The Dude Grows Show

How much light should I give my clones?

A. For freshly cut clones, give them ambient light only. Do not put freshly cut clones under direct light.  When you see roots, THEN you can gradually give them more light. When you see new growth, you can give them full light with the rest of your plants in vegetative growth.  The light cycle for clones should be 18 hours on, 6 hours off.

I get this question frequently, so I decided to set up an experiment, to demonstrate.

I cut a tray of clones, and started them inside the clone dome, (with my usual technique) but this time I put them near a 4 bulb, florescent T5 light fixture.  After two weeks, we can see how the light, affects the health of the clones.  The leaves that are too close to the light, turn yellow and eventually get crispy and die.

If your clone’s leaves turn yellow, don’t make the mistake of giving them more light.  Actually, it’s the opposite; they are getting too much light.

When un-rooted clones get light, leaves attempt to photosynthesize, but they cannot uptake nutrients. This makes leaves cannibalize themselves, and turn yellow. You’ll also see those leaves cup, in order to conserve moisture. Here is an example of what it looks like. Notice how the right side of the tray is getting too much light, and the clones are suffering.

If this happens to you, throw away the clones in poor health.  When clones are stalled, it takes weeks before they recover and get into rapid growth.  Give your clones a quick start, top often, and in about 45-60 days, you’ll have a biggon, ready for flower.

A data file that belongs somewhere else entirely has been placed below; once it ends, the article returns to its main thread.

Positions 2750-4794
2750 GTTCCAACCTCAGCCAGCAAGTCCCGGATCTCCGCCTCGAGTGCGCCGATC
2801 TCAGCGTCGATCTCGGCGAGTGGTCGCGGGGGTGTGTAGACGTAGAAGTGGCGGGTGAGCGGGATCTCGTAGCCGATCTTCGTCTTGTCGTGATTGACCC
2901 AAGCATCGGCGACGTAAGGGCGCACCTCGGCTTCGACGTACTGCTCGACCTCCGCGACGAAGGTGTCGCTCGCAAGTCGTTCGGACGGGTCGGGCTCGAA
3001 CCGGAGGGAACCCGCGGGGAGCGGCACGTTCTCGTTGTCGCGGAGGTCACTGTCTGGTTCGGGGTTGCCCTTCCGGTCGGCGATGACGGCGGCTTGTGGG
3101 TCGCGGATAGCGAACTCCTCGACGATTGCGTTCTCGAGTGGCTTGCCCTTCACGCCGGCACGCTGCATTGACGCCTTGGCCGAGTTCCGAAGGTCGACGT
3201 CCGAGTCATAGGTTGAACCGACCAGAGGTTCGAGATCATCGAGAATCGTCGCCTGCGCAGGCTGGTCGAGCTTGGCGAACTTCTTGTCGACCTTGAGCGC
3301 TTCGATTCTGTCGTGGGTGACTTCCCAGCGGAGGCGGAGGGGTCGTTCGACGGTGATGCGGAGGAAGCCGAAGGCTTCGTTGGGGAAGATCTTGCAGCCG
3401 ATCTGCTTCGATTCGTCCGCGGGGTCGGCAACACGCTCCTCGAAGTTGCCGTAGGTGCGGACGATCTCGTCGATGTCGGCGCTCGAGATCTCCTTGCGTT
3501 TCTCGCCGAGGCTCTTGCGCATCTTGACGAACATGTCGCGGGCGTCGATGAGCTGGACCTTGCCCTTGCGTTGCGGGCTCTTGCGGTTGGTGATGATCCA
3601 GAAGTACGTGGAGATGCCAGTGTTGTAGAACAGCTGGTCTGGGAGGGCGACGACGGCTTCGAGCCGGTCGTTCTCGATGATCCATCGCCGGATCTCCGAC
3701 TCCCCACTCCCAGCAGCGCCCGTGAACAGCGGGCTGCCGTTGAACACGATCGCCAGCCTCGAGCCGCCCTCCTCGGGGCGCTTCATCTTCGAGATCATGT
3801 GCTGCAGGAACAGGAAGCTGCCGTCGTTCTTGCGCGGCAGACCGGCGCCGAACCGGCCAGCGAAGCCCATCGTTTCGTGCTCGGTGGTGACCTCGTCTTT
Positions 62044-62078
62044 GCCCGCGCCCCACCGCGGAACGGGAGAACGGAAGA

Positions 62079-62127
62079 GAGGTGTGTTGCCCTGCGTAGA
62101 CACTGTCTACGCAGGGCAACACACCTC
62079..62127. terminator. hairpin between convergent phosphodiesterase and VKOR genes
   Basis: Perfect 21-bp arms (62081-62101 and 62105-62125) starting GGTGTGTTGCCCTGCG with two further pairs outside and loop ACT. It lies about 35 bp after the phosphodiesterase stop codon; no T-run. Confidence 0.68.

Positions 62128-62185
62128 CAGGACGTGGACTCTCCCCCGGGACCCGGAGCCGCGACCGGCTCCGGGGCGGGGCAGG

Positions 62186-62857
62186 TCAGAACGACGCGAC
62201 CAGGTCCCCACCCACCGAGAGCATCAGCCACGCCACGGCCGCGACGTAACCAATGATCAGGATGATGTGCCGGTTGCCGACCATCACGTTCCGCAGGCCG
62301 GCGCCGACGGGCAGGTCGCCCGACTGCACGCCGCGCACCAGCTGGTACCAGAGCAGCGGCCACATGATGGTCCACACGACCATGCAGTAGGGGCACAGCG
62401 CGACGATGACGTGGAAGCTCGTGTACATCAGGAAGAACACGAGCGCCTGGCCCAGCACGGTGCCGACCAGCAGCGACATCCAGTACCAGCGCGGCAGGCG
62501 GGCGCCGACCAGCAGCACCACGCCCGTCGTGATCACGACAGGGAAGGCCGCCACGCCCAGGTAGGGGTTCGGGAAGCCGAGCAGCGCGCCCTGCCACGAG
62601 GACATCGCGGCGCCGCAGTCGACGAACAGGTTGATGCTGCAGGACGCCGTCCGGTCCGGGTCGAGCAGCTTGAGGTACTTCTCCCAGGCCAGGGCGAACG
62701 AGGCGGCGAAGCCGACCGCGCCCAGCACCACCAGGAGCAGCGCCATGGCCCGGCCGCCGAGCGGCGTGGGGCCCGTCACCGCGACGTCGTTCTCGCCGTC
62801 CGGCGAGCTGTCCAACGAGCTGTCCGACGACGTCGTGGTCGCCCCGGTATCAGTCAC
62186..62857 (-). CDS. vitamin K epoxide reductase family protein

Come back to the dude grows every week.  I’ll be posting step by step cloning instructions, and how to prepare your plant for flower.  Keeping it short and bushy like you see here, will produce a wide canopy with dozens of large tops.


  1. Jackson Avatar

    Looks like another well written article by The Capn?

  2. Appalachian Dank Avatar
    Appalachian Dank

    Yet another easy answer at an opportune time. I ran into an issue w two “mothers” dropped of all emergency like w no idea what’s grow’n on w any of it. No idea on soil composition or feedings or any of that… oh and they didn’t look too great either. Chlorotic patches, signs of pests, thin branches… basically the floral equivalent of an opiate addicted pole dancer, not the product of a happy and stable environment. Anywho, I get Candi back on her feet again, things are looking up, rehab is working then BAM! bitch pulls an Amy Winehouse on me, relapses back into old habits and starts to yellow on me from the bottom up, quickly. I drop in some dyna grow N2 feed, trim shit back yet again and wait. The trend continued so Im worried about lockout. The soil and what’s been tossed into it are a mystery but lockout would explain the lack of uptake. Yes, I’m going to pick up some recharge for my next go around… sigh. Hey, when you compared the soils bacteria to our digestive bacteria… yeah, when you wipe out the good bacteria in someone w say vancomycin and give them a case of c. dif where the awesome super helpful bacteria are replaced by some lazy, tough motherfucker… can that happen in the soil as well? What is the c dif of the soil… the soil dif? Anyway, back to the real point, instead of trying to flush the soil I uh… well I cut that bitch into pieces and put her in some rock wool. Im afraid I made a mistake and just lost a plant. Should I have just flushed?

    1. THECAPN Avatar

      >>>starts to yellow on me from the bottom up

      A.D. My stoner translator is broken, but I think I get what you’re trying to say. I don’t think you have a lighting issue here. If you’re plant is yellowing from the bottom up, that’s usually a sign of root rot, or extreme lockout of all nutrients. Flushing agents can cause a nutrient lockout too. One common mistake a see people make, is planting a small plant into a huge pot. The problem with this, is you can’t water your plant often enough. If I were you, I would have put the plant into a smaller pot, fed a mild 300ppm nutrient solution at 7.0, with lots of run off, and then topped it off with a nice dose of Recharge. Then, let it go until the pot feels light again. Remember, your pot should feed significantly lighter between waterings. If it doesn’t, your pot is too big, you’re your watering too often. Consider lightening up your soil mix with perlite on the next round.

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